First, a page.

By then, Espinoza’s older brother, Jose, was heading for a career as a jockey as well. This was the same big brother who put young Victor on a farm donkey and gave the beast a slap on the rump, sending him careening down the road with the terrified boy hanging on for dear life. (Espinoza would tell the story later with great delight, while displaying the donkey-decorated silks he wore to win the 2014 Kentucky Derby on California Chrome, owned by the Dumb Ass Stable partnership of Perry Martin and Steve Coburn.)
Espinoza rode a mix of breeds in Mexico City before settling on the grace and endurance of the Thoroughbred as his partner of choice, and when an opportunity arose to migrate north, he jumped. On Oct. 28, 1993, Espinoza rode in his first U.S. race at Bay Meadows aboard the $6,000 claimer Tranchete. They finished seventh.
Espinoza is the first to admit he was a far cry from an overnight success.
“I still had a lot to learn when I came here, including English,” he said with typical self-deprecating humor. “It’s just as important to communicate with people in this business as it is with horses.”
Espinoza was enough of a prodigy to lead the apprentice ranks at Bay Meadows and Golden Gate Fields. As a young journeyman, he was second at the 1995 Golden Gate autumn meet to Russell Baze, who always had a lock on first. The Baze monopoly inspired Espinoza, in part, to move his tack to Southern California, and as the new century dawned, it was clear that Espinoza and horse racing were very much on the same page.
In July of 2000, he won the Hollywood Gold Cup with Early Pioneer, the longest price in the field at 25-to-1, with his hair dyed orange in honor of the colors of owners Dave and Holly Wilson. Later that summer, Espinoza took the Del Mar Oaks with No Matter What, added the Norfolk Stakes with Flame Thrower at the Oak Tree meet, then put a cherry on his breakout season by winning the 2000 Breeders’ Cup Distaff at Churchill Downs aboard Spain, at 65-to-1.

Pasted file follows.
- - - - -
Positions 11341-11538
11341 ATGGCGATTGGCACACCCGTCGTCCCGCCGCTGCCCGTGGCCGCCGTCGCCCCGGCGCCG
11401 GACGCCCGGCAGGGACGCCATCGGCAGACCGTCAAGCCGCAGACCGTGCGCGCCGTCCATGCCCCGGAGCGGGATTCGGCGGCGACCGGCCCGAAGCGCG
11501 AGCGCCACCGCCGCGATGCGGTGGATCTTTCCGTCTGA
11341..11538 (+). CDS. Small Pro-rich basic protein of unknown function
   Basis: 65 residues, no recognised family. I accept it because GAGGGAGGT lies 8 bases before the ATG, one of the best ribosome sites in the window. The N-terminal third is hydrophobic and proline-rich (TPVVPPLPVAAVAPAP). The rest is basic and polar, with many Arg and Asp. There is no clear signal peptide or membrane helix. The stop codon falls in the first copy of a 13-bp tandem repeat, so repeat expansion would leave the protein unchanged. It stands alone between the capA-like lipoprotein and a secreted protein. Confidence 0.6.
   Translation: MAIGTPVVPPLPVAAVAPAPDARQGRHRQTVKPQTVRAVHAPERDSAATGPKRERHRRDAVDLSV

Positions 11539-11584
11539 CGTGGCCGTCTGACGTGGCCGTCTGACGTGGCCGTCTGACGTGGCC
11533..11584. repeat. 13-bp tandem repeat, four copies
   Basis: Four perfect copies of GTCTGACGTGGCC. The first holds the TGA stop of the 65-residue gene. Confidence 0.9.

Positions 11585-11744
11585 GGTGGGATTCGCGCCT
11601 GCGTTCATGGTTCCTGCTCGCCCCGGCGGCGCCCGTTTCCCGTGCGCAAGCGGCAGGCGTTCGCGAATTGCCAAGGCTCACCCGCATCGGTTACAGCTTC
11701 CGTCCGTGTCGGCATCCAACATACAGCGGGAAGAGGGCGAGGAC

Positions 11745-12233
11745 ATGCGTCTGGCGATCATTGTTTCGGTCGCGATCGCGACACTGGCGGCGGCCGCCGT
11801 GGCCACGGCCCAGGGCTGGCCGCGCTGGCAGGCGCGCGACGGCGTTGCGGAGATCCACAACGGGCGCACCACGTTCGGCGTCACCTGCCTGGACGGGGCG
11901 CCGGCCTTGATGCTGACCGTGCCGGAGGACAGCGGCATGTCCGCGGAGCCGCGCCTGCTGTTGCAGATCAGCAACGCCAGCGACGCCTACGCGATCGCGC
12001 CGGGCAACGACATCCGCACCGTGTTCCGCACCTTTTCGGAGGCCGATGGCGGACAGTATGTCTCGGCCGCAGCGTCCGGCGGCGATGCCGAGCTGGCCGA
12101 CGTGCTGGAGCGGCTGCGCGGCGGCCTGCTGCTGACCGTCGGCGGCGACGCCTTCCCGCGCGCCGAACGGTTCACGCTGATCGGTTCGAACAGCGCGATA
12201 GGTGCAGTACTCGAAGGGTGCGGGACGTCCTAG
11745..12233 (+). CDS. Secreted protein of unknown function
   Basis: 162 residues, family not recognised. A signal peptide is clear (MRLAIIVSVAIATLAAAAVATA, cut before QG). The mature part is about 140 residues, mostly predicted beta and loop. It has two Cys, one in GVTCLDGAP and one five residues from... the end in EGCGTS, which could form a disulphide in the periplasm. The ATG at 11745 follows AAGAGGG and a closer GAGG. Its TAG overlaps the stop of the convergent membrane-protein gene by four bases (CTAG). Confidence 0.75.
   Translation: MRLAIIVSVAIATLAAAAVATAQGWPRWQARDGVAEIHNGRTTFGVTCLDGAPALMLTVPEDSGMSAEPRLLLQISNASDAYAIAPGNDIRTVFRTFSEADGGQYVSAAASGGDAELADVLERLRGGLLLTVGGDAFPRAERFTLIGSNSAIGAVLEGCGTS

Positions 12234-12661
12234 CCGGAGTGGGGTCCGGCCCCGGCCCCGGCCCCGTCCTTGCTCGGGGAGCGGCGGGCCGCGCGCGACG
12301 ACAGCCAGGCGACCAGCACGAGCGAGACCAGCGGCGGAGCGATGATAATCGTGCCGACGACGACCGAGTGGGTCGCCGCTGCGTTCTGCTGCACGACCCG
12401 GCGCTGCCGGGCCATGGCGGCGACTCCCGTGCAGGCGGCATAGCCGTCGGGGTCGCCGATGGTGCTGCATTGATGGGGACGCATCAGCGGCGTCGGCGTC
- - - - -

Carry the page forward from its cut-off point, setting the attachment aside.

A profitable relationship with the Bob Baffert stable soon followed. Espinoza and Baffert combined to win major events with horses like Officer, Habibti, Kafwain, and Congaree, while their teamwork hit a peak in 2002 with the Kentucky Derby and Preakness victories of War Emblem. Espinoza spread his talents to other stables as well, riding champions Sweet Catomine for Julio Canani and Declan’s Moon for Ron Ellis, the Santa Anita Handicap aboard Southern Image for Mike Machowsky, and the million-dollar Delta Jackpot on Texcess for Paul Aguirre.
In March of 2006, Espinoza began riding The Tin Man, 8 years old and an established local star. Together they nearly upended the racing world with a stubborn second in the Dubai Duty Free, a race American horses never came close to winning. Thereafter, Richard Mandella stuck with Espinoza and was rewarded with victories by The Tin Man in the Arlington Million, American Handicap, Clement L. Hirsch Memorial Turf Championship, and the Shoemaker Mile.